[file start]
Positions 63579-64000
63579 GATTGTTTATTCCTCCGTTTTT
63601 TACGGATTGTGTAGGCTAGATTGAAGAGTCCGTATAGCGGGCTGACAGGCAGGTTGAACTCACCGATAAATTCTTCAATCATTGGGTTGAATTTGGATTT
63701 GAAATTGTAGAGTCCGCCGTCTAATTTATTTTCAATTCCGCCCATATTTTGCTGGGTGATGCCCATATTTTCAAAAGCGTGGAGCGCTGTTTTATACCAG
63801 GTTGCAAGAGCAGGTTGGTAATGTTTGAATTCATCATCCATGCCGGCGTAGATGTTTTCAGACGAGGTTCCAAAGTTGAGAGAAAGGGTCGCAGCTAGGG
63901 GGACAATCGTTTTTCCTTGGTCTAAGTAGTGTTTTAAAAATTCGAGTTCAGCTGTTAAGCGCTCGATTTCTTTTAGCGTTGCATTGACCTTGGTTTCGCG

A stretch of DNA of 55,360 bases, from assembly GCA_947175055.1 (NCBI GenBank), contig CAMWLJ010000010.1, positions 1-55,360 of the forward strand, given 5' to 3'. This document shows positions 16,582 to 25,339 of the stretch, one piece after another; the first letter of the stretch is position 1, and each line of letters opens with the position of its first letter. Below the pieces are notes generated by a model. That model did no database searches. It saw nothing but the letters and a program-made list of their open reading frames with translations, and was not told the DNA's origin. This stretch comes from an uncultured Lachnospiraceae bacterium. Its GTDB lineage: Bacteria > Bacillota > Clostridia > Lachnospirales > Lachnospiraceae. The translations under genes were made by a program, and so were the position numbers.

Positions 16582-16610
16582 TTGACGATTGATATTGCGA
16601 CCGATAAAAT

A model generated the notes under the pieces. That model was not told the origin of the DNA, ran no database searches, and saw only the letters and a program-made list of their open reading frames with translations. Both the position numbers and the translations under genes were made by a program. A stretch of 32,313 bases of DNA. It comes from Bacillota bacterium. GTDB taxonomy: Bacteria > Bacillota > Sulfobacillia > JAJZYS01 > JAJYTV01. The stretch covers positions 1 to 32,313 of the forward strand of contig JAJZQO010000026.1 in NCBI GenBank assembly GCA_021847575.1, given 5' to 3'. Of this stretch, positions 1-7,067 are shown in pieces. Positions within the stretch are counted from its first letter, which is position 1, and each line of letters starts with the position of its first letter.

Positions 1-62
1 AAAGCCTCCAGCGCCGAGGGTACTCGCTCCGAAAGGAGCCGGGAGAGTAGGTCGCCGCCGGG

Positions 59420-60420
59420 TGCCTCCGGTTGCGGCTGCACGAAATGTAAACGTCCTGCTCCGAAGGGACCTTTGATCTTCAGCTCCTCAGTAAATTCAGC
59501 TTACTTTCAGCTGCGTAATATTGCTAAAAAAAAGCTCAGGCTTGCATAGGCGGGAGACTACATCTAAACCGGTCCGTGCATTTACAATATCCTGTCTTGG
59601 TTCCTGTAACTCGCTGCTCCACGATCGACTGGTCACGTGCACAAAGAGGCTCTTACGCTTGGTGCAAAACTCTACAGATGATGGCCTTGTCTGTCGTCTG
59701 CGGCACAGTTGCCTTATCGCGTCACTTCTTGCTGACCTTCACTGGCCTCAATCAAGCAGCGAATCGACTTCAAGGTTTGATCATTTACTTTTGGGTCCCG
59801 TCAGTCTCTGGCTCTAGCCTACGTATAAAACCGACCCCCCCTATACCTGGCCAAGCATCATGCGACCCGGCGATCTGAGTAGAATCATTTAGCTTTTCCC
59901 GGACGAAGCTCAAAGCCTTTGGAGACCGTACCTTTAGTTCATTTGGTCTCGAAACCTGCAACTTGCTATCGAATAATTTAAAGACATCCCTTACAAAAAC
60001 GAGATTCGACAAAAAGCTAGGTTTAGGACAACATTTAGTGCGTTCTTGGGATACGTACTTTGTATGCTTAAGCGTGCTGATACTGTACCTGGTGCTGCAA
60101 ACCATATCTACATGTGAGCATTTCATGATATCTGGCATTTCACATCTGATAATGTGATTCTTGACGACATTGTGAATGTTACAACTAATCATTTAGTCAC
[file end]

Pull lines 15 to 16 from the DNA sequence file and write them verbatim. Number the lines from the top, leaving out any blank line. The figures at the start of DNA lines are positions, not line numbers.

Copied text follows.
59420 TGCCTCCGGTTGCGGCTGCACGAAATGTAAACGTCCTGCTCCGAAGGGACCTTTGATCTTCAGCTCCTCAGTAAATTCAGC
59501 TTACTTTCAGCTGCGTAATATTGCTAAAAAAAAGCTCAGGCTTGCATAGGCGGGAGACTACATCTAAACCGGTCCGTGCATTTACAATATCCTGTCTTGG